Updated: Apr 29
This column first appeared in the San Antonio Express News and other Hearst Newspapers on September 4, 2020.
Dear Mr. Premack: My wife is not on the deed for our house. I would like for her to be joint on the deed. This way if I pass away, she has no problem? We are still paying on our home the mortgage which is in my name, but my wife and I are making payments on it. I would like her on the deed in case I die. I don't want her to have problems with probate or having to pay an inheritance tax. - L.H.
The deed to any piece of real property shows who owns that real property. In a community property state like Texas, property purchased before your marriage is separate property. It remains separate property after the date of marriage unless legal action is taken to change its character.
If you were to leave the deed the way it is today, your spouse has two legal rights related to the home. First, if the mortgage is being paid from community property (like earnings) your spouse has a legal right to be reimbursed for her half interest in those payments if you were to get divorced. Since you want to expand your spouse’s ownership rights, you must feel that your marriage is stable without much risk of divorce. Hence, the second already existing legal right has more impact: your spouse has the right to occupy the home for life even if she not listed on the deed as an owner.
However, that legal occupancy right is often loaded with family conflict. Do you have children from a prior marriage? The law makes your children owners of the house in the absence of your binding estate plan. They have financial obligations toward maintenance, payments, and insurance on the property as owners, even though they have no benefit from the property until your spouse dies or voluntarily abandons the homestead. Don’t do that to your children or to your spouse.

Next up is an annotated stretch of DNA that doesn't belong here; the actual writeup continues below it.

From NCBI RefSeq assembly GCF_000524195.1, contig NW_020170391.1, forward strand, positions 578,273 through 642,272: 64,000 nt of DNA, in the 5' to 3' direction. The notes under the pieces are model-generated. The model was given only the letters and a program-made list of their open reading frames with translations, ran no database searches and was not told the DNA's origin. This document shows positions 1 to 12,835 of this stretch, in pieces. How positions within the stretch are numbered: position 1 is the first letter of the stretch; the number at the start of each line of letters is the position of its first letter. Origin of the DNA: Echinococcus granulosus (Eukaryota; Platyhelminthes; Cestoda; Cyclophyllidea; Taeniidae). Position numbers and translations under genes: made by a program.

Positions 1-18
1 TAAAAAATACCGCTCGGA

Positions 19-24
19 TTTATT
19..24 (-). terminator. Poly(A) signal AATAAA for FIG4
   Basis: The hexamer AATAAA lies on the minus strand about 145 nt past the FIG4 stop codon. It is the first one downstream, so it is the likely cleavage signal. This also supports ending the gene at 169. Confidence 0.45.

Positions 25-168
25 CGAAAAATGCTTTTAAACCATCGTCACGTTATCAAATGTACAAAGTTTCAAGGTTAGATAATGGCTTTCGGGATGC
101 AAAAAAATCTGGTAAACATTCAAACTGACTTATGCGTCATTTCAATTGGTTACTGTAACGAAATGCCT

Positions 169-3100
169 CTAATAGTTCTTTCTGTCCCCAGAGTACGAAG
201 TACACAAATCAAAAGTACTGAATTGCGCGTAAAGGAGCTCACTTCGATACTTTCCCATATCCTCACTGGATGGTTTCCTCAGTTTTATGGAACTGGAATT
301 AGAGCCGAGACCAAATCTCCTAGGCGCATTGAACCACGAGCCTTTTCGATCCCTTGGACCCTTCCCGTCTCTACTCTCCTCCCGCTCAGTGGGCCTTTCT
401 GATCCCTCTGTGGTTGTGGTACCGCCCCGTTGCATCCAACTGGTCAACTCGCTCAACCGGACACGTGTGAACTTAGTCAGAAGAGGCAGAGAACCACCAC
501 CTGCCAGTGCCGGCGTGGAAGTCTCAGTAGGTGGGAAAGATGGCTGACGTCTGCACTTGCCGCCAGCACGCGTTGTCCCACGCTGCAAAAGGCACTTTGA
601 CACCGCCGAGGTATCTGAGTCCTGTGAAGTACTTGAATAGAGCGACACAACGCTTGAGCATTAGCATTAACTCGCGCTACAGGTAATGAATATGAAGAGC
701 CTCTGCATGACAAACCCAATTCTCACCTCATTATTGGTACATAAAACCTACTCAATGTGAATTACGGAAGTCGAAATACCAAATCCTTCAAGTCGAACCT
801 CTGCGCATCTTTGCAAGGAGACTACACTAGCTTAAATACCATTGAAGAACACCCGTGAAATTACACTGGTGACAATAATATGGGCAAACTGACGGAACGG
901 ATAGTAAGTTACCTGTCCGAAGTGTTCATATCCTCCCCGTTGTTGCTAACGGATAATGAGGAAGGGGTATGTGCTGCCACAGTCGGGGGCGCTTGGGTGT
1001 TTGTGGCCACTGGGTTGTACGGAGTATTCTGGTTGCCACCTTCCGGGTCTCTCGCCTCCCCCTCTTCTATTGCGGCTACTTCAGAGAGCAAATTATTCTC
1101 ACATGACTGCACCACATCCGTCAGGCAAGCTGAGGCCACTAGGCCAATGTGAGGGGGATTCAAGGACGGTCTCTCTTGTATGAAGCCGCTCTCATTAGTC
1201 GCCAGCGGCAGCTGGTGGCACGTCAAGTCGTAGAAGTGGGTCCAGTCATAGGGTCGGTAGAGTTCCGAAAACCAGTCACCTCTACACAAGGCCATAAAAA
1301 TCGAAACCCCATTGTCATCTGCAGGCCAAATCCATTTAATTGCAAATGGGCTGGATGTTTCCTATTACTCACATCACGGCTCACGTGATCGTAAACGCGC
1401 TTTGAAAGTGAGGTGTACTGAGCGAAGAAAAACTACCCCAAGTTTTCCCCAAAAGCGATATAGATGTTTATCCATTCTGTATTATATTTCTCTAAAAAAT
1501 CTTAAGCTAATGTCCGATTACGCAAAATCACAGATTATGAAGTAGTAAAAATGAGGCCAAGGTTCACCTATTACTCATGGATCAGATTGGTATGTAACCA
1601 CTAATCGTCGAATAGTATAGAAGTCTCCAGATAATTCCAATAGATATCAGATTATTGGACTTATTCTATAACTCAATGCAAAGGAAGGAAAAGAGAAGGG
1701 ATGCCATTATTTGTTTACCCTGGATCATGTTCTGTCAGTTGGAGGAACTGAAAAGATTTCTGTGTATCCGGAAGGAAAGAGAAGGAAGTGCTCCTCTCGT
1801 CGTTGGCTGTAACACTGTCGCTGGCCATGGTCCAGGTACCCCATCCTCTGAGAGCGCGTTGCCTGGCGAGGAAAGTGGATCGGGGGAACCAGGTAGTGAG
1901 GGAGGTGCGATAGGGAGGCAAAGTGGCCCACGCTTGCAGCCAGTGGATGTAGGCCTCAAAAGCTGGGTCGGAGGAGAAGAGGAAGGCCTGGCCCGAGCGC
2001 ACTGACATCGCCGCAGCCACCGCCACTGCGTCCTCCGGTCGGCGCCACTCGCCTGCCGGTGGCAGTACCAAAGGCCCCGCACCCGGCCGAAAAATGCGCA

Your question says you want to avoid problems for your spouse if you die. This will require legal action on your part with a qualified attorney.
Adding her to the Deed
The first action you propose is adding her name to the deed. Doing so would only be the first step and must be done correctly. If you just add your spouse’s name to the deed, your spouse is receiving a half interest by gift. All gifts, by law in Texas, are separate property. Thus, you would each own a half interest in the house as separate property.
To get the most benefit, you want the house to be community property. Thus, the new deed must include provisions from the Texas Family Code which convert the ownership interest from separate property into community property. Doing so has potential tax benefits and opens the door for attaching a right of survivorship to the property.
You also want to avoid probate. A traditional Will solves a lot of inheritance issues, but typically must go to probate court when you die. Methods for avoiding probate include a Community Property Survivorship Agreement (a legal contract written by your lawyer which is signed by you both, notarized, and filed in the deed records) or a Living Trust (a legal agreement written by your lawyer to split ownership between a trustee and beneficiaries). When done correctly, both of those methods pass title to the surviving spouse when either spouse dies, without probate. Both methods should still be backed-up with a traditional Will as a safety net.
You also want to avoid inheritance taxes. Fortunately, Texas is one of the states that has no inheritance tax. The federal government still imposes an estate tax, but the law grants an exemption currently (2022) at $12.06 million per person. Most of us have estates below that exemption amount and consequently pay zero federal estate tax on death.
Capital gain taxes should also be considered. If you allow the house to remain your sole property and your wife dies, you do not get an increase in your tax basis because she did not own any part of the house. If you gift her 1/2 the house as her separate property and one of you dies, the basis increase is only on 1/2 the property value. If you convert the house to community property and one of you dies, the survivor gets an increase in the taxable basis on 100% of the home's value. With skyrocketing home values, that step up in basis could save you tens of thousands of dollars in taxes when you sell the house in the future.
Act now. Contact us for assistance.
Paul Premack is a Certified Elder Law Attorney, handling Wills and Trusts, Probate, and Elder Law issues. He is licensed to practice law in Texas and Washington. View past legal columns or submit free questions on those legal issues here.